Animal adaptations arthropods biological control integrated pest management
1 / 57

Animal Adaptations Arthropods Biological Control Integrated Pest Management - PowerPoint PPT Presentation

  • Uploaded on

Animal Adaptations Arthropods Biological Control (Integrated Pest Management). Animal Adaptations. Correlations of life choices with structural and physiological changes. Things to think about. Why choose? = competition – or avoiding it. . Reproductive cycles.

I am the owner, or an agent authorized to act on behalf of the owner, of the copyrighted work described.
Download Presentation

PowerPoint Slideshow about 'Animal Adaptations Arthropods Biological Control Integrated Pest Management' - ostinmannual

An Image/Link below is provided (as is) to download presentation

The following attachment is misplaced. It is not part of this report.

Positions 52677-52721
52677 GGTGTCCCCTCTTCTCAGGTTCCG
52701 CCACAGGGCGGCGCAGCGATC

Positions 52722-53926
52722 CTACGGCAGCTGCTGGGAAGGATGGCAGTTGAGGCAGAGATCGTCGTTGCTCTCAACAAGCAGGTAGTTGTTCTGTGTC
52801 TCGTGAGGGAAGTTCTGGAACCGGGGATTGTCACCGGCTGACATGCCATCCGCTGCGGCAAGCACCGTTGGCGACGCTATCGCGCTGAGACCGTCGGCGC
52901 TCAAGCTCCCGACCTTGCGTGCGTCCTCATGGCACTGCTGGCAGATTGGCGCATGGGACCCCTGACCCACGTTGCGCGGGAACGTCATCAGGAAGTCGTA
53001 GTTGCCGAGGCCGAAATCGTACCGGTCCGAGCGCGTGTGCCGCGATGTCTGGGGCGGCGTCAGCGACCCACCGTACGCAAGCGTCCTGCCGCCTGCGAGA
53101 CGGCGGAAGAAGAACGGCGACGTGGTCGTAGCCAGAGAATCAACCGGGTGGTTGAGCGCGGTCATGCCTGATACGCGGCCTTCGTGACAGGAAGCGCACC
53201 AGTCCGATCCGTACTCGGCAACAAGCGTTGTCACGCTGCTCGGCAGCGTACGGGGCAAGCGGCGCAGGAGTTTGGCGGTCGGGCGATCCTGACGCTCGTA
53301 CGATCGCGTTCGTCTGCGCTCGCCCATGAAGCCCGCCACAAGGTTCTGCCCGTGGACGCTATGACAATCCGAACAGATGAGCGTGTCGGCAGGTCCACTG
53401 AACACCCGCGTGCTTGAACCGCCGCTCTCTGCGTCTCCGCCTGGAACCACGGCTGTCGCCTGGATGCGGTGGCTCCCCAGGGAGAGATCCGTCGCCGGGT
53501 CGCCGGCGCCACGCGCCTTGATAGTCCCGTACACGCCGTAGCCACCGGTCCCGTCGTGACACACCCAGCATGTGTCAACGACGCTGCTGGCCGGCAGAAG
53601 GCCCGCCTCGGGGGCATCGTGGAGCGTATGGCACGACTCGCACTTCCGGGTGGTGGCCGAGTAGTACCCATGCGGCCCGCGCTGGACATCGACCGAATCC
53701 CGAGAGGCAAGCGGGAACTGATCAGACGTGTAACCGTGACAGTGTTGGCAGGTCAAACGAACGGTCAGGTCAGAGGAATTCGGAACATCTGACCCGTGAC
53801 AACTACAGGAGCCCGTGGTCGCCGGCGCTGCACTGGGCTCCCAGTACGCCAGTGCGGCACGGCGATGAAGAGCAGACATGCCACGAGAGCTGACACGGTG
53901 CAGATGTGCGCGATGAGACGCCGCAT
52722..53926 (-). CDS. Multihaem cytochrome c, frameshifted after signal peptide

Download Policy: Content on the Website is provided to you AS IS for your information and personal use and may not be sold / licensed / shared on other websites without getting consent from its author.While downloading, if for some reason you are not able to download a presentation, the publisher may have deleted the file from their server.

- - - - - - - - - - - - - - - - - - - - - - - - - - E N D - - - - - - - - - - - - - - - - - - - - - - - - - -
Presentation Transcript
Animal adaptations arthropods biological control integrated pest management l.jpg

Animal AdaptationsArthropodsBiological Control (Integrated Pest Management)

Animal adaptations l.jpg

Animal Adaptations

Correlations of life choices with structural and physiological changes. Things to think about